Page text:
This little flute of a reed thou hast carried over hills and dales, and hast breathed through it melodies eternally new.

At the immortal touch of thy hands my little heart loses its limits in joy and gives birth to utterance ineffable.

Thy infinite gifts come to me only on these very small hands of mine. Ages pass, and still thou pourest, and still there is room to fill.

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Epictetus, Stoicism, Anger

The exact date escapes me, but I remember that my studies of Buddhism started around the summer of 2012. Stoicism came into my life a few years later in a form of Marcus Aurelius’ Meditations. Currently reading Epictetus’ Discourses I come upon a point after point where similarities between the two philosophies are striking.

Buddhism, personally, feels more like a philosophy, rather than religion.

An important line of thinking that is shared by the two philosophies of Buddhism and Stoicism concerns our craving and want of things. Those wants are not limited to material possessions that we can acquire in exchange for money. Included is the achievement of certain benchmarks that we often treat as physical things that are to be achieved in life: a ‘good job’, high social status and the rest…if these “needs” could be met then most certainly we have achieved happiness. Right?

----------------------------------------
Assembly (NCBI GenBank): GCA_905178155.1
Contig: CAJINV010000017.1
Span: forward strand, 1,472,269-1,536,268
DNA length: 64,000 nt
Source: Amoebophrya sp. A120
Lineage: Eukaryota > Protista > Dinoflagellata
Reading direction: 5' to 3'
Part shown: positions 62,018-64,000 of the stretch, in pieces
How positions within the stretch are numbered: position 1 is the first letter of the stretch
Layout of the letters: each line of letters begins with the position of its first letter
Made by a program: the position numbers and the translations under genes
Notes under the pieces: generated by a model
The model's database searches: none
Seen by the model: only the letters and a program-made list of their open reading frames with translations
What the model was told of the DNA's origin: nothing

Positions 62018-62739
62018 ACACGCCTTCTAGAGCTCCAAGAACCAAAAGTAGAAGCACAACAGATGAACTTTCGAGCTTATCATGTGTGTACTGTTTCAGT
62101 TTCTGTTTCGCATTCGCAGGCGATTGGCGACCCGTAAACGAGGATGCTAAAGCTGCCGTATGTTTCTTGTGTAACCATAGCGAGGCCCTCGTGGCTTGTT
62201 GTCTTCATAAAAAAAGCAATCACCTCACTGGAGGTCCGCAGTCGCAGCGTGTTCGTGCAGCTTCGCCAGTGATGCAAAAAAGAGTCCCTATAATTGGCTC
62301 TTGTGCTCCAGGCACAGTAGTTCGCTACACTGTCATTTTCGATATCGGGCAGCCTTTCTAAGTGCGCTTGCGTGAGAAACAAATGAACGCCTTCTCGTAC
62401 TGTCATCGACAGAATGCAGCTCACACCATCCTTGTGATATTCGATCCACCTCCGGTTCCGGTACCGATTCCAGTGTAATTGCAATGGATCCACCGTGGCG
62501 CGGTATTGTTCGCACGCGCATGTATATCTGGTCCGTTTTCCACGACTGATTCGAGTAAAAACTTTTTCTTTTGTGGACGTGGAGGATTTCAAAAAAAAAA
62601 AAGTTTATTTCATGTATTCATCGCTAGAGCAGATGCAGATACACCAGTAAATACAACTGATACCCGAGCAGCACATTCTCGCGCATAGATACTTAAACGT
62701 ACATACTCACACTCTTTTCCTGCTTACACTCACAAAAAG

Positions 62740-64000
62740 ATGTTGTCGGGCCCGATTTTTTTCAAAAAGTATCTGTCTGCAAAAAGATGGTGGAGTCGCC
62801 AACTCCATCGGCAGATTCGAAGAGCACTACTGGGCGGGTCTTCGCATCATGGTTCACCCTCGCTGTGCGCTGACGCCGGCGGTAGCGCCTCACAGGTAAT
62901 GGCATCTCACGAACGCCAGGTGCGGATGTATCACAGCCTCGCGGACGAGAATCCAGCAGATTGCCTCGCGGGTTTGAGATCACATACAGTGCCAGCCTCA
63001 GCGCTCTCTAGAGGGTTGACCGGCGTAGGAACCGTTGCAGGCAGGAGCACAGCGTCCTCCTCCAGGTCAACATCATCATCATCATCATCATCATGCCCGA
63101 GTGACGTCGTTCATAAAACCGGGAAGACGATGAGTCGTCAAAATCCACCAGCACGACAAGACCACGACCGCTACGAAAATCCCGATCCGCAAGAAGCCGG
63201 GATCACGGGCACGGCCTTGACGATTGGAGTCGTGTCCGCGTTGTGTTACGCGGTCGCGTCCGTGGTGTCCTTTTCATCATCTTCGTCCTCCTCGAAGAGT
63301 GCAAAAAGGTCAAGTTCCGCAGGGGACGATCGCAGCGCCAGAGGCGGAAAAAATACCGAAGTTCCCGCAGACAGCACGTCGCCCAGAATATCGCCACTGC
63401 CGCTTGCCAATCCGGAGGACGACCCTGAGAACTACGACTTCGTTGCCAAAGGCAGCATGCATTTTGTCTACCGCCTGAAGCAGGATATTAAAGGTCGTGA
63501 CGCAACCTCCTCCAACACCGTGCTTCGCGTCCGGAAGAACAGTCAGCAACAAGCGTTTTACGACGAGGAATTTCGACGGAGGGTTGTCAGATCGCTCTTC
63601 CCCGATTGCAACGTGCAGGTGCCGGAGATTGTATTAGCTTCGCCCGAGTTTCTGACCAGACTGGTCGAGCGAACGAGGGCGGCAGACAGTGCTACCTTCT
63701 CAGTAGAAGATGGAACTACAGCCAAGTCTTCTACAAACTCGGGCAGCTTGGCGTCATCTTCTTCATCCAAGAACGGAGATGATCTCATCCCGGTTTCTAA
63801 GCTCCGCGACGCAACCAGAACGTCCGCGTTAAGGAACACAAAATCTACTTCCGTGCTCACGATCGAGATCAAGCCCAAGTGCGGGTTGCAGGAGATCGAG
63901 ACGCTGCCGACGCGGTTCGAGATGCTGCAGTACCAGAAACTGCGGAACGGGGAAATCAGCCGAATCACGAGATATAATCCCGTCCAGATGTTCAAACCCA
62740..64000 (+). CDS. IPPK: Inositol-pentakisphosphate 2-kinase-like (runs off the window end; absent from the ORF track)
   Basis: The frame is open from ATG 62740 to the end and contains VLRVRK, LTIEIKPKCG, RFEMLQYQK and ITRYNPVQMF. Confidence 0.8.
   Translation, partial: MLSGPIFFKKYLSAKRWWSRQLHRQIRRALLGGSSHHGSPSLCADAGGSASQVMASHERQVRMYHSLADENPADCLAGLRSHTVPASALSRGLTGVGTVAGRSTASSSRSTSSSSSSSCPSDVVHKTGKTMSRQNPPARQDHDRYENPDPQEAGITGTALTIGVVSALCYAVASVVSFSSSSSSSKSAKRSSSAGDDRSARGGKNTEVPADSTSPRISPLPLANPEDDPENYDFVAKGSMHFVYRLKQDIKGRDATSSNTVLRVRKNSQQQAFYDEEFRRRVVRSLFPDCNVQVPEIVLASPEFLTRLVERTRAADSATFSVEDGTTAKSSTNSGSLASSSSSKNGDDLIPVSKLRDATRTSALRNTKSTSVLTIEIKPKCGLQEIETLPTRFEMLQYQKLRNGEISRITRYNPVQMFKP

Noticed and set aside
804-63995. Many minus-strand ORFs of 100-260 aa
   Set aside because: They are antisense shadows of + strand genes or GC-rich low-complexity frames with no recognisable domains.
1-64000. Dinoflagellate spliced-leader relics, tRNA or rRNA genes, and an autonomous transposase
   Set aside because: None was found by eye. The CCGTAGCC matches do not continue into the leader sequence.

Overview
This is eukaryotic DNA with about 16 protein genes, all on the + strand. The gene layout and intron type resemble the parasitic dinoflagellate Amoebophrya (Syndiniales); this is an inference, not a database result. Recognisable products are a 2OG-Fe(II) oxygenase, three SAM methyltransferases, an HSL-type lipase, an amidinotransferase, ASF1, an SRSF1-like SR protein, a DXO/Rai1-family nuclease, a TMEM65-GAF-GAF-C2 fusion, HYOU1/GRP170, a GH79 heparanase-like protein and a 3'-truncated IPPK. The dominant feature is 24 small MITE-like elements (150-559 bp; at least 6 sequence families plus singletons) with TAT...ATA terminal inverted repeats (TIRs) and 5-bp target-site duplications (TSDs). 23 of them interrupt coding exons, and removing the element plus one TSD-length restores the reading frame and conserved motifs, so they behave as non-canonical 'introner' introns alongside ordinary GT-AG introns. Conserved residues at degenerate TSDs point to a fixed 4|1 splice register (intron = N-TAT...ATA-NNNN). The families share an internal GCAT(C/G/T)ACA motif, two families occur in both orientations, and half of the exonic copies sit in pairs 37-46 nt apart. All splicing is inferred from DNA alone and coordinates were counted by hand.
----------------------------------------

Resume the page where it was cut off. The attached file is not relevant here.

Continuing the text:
Let’s see what Epictetus has to say:

​If you must be affected by other people’s misfortunes, show them pity instead of contempt. Drop this readiness to hate and take offence. Who are you to use those common curses, like ‘We get angry because we put too high a premium on things that [people] can steal. Don’t attach such value to your clothes, and you won’t get angry with the thief who takes them. Don’t make your wife’s external beauty her chief attraction, and you won’t be angry with the adulterer. Realize that the thief and the adulterer cannot touch what’s yours, only what is common property everywhere and not under your control. If you make light of those things and ignore them, who is left to be angry with? As long as you honour material things, direct your anger at yourself rather than the thief or adulterer.“*

Have you seen a teenager wear a new pair of white sneakers, only to become enrage when someone accidentally steps on them? The addition of about a dozen years since I had graduated from high school graduation had given me a new perspective on purchasing sneakers. With age came a great many things to preoccupy my mind other than the cleanliness of my footwear: making the most out of being a husband and a dad, squeezing in more time for reading, work/job/career (can’t figure out which one is more appropriate). Most challenging part of life is not taking this said life too seriously.

It could be just that I live in New York City… lack of smiling faces, impatient drivers honking, dirt and garbage everywhere…but when all else fail I take a pause and think of what a wise man once said: don’t take things too seriously, remember that we are talking monkeys flying through space on a piece of rock.**

*Epictetus, Discourses and Selected Writings (ISBN: 9780141917481)
**paraphrasing Joe Rogan